Wednesday, November 20, 2013


Listen to me, you islands; hear this, you distant nations: Before I was born the Lord called me;  from my mother’s womb He has spoken my name. He made my mouth like a sharpened sword,  in the shadow of His hand He hid me; He made me into a polished arrow and concealed me in His quiver. He said to me, “You are My servant, Israel, in whom I will display My splendor.” But I said, “I have labored in vain; I have spent my strength for nothing at all.”                             Isaiah 49:1-4

   The desert can be a beautiful place if you’re a tourist. There is abundant life there if you’re a reptile or insect. There are vast oceans there if you are looking at a mirage. You can die of dehydration or, strangely enough, of hypothermia. That being said, it should come as no surprise that much of Scripture revolves around desert places. The desert, it turns out, is a place of contradictions. Such is ministry.
   “When are you going to post again?” “I enjoy your blog. Why haven’t you been writing?” These are the questions that I get from the two people who actually read this blog. Rarely a week goes by that I haven’t thought about it and concluded, “Nah!” Until today. My quiet time had me in Isaiah 49. It was one of those regular moments, spread over 50+ years, when I can honestly say, “I get it. Thanks, Isaiah. Apparently, you knew the feeling, but knowing didn’t change it.”
   In a time and place where people would say, “I would give my right arm to know why I am here”, I’ve got news for them. It ain’t as simple as you think. There is no question or doubt in Isaiah’s mind as to who did what for whom and why. He was set apart by God before birth and equipped by God after birth to be used by God to display the splendor of God. “What more could you possibly want Isaiah?” Apparently, a sense of fulfillment that can’t be satisfied by knowledge.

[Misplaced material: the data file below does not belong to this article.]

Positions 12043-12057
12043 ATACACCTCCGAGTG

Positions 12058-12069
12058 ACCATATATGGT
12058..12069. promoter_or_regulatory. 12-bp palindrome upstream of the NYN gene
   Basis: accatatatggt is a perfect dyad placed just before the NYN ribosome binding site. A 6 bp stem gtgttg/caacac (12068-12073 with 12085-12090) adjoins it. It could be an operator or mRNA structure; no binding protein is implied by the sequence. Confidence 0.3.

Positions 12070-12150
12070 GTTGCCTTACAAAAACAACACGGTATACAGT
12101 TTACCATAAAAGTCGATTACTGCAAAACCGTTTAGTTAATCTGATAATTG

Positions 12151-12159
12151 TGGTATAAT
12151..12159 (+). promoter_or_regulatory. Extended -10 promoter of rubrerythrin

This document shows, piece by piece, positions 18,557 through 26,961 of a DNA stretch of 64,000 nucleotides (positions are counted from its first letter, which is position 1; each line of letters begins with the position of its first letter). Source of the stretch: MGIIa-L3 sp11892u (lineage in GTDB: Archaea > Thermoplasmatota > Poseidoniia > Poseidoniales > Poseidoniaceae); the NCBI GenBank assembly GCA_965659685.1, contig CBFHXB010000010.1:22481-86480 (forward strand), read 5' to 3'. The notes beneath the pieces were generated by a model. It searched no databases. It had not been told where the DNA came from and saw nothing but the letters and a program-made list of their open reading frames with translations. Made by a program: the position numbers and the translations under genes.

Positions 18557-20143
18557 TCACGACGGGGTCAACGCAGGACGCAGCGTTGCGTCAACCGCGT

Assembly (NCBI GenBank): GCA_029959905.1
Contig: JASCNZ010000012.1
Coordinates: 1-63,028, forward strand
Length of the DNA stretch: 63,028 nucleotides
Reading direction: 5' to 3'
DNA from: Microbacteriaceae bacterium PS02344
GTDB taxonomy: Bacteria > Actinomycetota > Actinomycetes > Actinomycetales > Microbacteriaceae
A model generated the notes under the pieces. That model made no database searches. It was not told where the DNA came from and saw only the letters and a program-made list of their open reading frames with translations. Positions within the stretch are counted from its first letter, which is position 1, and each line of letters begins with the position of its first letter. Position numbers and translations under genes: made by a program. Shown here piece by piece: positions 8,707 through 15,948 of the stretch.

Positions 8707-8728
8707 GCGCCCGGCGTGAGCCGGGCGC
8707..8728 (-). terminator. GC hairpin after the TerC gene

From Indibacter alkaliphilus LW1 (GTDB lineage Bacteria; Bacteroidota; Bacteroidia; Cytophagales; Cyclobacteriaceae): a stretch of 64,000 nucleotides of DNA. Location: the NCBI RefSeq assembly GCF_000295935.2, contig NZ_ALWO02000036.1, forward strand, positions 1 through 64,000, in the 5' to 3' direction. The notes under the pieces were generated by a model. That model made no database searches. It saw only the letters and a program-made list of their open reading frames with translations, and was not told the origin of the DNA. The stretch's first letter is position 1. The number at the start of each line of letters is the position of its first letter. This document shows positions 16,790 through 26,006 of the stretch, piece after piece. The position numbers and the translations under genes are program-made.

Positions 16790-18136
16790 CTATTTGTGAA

Please let me introduce you to my kindred spirit, Isaiah. “Dude, I feel your pain.” He knew what it was to be human, called to divine responsibility. He had his long stretches of time in the desert when, like a tourist, he couldn’t simply go back to the Hilton and say, “Wasn’t that nice!” It’s not recorded, but I have no problem imagining his flock saying, “What do you have to be discouraged about? You have the best job in the world: working for God!” If I might be indulged to speak on behalf of Isaiah: “Working for God is awesome. Working with the people of God is another story!” (Gently stated)
   I am officially on a sabbatical. For the less spiritual among us, that is a time when a really spiritual person gets away from the people they are serving to be personally renewed in the hope of finishing their assignment. It is not to be confused with a vacation. Mine officially began on November 1. The reason that I have not blogged is because I have been in desperate need of a sabbatical. I have been in a desert and still am. When you are not a tourist in the desert, you don’t have anything to write about nor a desire to do so. Because of prior commitments, this is really the first day of being off, and where should my quiet time have me? Isaiah 49.
   I waved the white flag of surrender to ministry in 1974. While doing other types of ministry afterwards, I finally began pastoring in 1977 at age 22. It has been anything but a cruise! Regardless of the good times, when the tank runs empty, it’s time to refuel. The objective of refueling isn’t to have full tanks, it’s to continue and ultimately finish the journey. While the temptation existed (and still does) to call it quits, Isaiah had this to say, “Yet what is due me is in the Lord’s hand, and my reward is with my God.” It ain’t over ‘til it’s over. “Okay, Isaiah, I get that too!”